Interview with Meredithe McNamara, assistant professor of pediatrics at the Yale School of Medicine, Dec. 4, 2022
Interview with Josie Baker, executive director of PEERS Alliance PEI, Dec. 6, 2022
Interview with Barbara M. Hunter, executive director of the National School Public Relations Association, Dec. 7, 2022
Email interview with Sharon E. Roberts, associate professor of social development studies at Renison University College, University of Waterloo, Dec. 5, 2022
Email interview with Kameron Dunn, doctoral student and researcher at the University of Texas at Austin, Dec. 3, 2022
Email interview with Yotam Ophir, a professor of communication at the University at Buffalo, State University of New York, Dec. 6, 2022
Zignal Labs, Inc., Zignal Labs: Litter box in schools narrative, Dec. 6, 2022
Emailed statement from PFLAG, Dec. 6, 2022
The Associated Press, Claim about litter boxes in New York school is unfounded, April 7, 2022
USA Today, Fact check: No, a Michigan public school did not provide litter boxes for students identifying as cats, Jan. 30, 2022
Statesman Journal, Did Salem-Keizer allow a student who identifies as a cat to bring a litter box to school? Sept. 1, 2022
Concord Monitor, No, New Hampshire students aren’t using litterboxes, school officials say in response to Bolduc’s claim, Nov. 2, 2022
Salem-Keizer Public Schools, Do SKPS schools provide some students litter boxes for bathrooms? Nov. 10, 2022
WILX 10, Midland superintendent: ‘There have never been litter boxes within our schools,’ Jan. 24, 2022
KARE 11 Minnesota on YouTube, Scott Jensen pushes debunked claim about litter boxes in schools, Oct. 5, 2022
KARE 11 Minnesota, Scott Jensen repeats debunked claim about litter boxes in schools, Oct. 4, 2022
NBC News, How an urban myth about litter boxes in schools became a GOP talking point, Oct. 14, 2022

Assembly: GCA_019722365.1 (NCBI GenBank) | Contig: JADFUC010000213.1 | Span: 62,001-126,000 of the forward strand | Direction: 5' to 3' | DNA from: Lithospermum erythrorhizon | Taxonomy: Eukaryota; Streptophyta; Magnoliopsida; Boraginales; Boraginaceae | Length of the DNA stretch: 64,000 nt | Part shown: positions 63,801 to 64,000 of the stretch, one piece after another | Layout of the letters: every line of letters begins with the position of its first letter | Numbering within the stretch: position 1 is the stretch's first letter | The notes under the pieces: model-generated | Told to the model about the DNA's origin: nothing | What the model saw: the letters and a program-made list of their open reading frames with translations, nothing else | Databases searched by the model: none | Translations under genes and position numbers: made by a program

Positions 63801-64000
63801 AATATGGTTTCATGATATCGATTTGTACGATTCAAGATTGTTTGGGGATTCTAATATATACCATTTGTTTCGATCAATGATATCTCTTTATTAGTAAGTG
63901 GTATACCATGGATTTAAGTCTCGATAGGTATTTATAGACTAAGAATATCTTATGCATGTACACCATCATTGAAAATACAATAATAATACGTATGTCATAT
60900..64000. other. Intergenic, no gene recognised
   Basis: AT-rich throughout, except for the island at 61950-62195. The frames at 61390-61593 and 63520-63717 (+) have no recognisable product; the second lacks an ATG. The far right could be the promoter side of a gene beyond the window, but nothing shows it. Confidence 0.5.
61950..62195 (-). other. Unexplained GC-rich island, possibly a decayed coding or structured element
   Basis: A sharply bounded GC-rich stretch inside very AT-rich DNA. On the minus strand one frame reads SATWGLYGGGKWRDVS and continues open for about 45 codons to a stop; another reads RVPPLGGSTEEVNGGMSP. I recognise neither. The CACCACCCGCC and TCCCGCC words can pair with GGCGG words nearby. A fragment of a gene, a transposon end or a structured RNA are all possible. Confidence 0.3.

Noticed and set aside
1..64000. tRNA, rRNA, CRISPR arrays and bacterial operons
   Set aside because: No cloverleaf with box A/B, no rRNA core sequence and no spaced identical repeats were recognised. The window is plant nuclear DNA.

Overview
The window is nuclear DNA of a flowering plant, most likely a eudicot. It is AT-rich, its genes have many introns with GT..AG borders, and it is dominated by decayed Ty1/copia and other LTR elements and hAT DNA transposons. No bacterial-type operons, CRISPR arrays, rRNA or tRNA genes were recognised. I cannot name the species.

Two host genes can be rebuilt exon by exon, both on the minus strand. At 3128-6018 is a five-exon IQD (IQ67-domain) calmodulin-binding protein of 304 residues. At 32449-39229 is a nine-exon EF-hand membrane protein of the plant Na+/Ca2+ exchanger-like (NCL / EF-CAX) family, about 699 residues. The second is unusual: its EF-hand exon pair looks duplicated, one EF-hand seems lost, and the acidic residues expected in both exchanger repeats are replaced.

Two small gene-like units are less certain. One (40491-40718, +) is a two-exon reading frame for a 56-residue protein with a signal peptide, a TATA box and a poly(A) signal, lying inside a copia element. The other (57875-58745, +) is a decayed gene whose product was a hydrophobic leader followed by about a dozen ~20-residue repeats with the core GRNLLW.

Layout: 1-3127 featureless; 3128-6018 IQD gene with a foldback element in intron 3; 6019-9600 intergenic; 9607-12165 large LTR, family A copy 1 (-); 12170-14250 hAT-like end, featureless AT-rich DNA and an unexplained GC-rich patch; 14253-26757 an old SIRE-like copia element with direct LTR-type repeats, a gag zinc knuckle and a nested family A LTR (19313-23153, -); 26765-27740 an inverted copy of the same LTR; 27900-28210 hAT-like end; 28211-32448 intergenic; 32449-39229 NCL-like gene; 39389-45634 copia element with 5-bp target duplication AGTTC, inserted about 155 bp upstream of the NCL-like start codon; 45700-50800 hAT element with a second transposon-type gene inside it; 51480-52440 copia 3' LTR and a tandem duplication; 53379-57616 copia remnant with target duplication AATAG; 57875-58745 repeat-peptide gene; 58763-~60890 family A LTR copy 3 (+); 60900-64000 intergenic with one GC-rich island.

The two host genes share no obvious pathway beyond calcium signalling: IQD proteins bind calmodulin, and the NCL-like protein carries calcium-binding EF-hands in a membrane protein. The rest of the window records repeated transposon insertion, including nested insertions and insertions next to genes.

Bay City Times, No, litter boxes are not in Midland Public Schools for 'furry' students, superintendent says, Jan. 21, 2022
Midland Public Schools on YouTube, Midland Public Schools December 2021 oard of Education meeting, Dec. 21, 2022
The Washington Post, LGBTQ clubs were havens for students. Now they’re under attack, June 28, 2022
The Guardian, Joe Rogan admits schools don’t have litter boxes for kids who ‘identify’ as furries, Nov. 4, 2022
News@Northeastern, Did you hear the rumor about kitty litter boxes for ‘furries’ in public schools? Nov. 4, 2022
The Forum, Are there furries in Fargo-Moorhead schools? Yes, but no litter boxes, April 4, 2022
Education Week, Litter boxes in schools: How a disruptive and demeaning hoax frustrated school leaders, Nov. 29, 2022
The Christian Post, Should we provide litter boxes for people who identify as cats?, April 21, 2016
9 News NBC, JeffCo schools have emergency buckets where people can pee during lockdowns, Oct. 5, 2017
Prince Edward Island Public Schools Branch on Facebook, Oct. 19, 2021
SaltWire, False stories of litter boxes in P.E.I. schools meant to ridicule trans community, advocates say, Oct. 22, 2021
Midland Public Schools Superintendent on Facebook, Jan. 20, 2022
Them, Transphobes are worried schools are installing litterboxes for "furry" students, Jan. 25, 2022
Human Rights Campaign statement: ICYMI – NBC: 20+ Politicians Promote Bizarre Claim That Youth Are Identifying as Cats, Oct. 14, 2022
Slate, Fur-mongering, May 6, 2022
DogPatch Press, Origins of an urban legend: "litter boxes for furries" joke gets revived for moral panic Jan. 31, 2022
Know Your Meme, I sexually identify as an attack helicopter, accessed Dec. 8, 2022
The Conversation, What are ‘furries?’ Debunking myths about kids identifying as animals, and litter boxes in schools, Nov. 7, 2022
Grand Forks Public Schools, Rumor has it, accessed Dec. 7, 2022
FurScience, What’s a Furry? accessed Dec. 7, 2022
Pinkerton Academy on Twitter, Oct. 31, 2022
Michigan Republican Party co-chair on Facebook, Jan. 20, 2022
Tyler Kingkade on Twitter, Sept. 29, 2022
Colorado Times Recorder, ‘They are putting litter boxes in schools for people who identify as cats,’ says Boebert. ‘Not true,’ responds Durango School District, Oct. 4, 2022
Emily R. West on Twitter, April 12, 2022
KnowYourMeme, I sexually identify as an attack helicopter images, accessed Dec. 8, 2022
The Babylon Bee, 9 things you should know about the transgender bathroom debate, Feb. 25, 2017
WLWT5, Kentucky school district: Students are dressing and acting like cats, Aug. 25, 2021
WUSA9 CBS, Yes, new reports show a record number of 'banned books' in schools, libraries, Sept. 22, 2022
PolitiFact, What is critical race theory, and why are conservatives blocking it? May 24, 2021
PolitiFact, ‘Don’t say gay’ vs. ‘parental rights': Fact-checking claims about Florida’s HB 1557, March 23, 2022
Education Week, Who’s behind the escalating push to ban books? A new report has answers, Sept. 19, 2022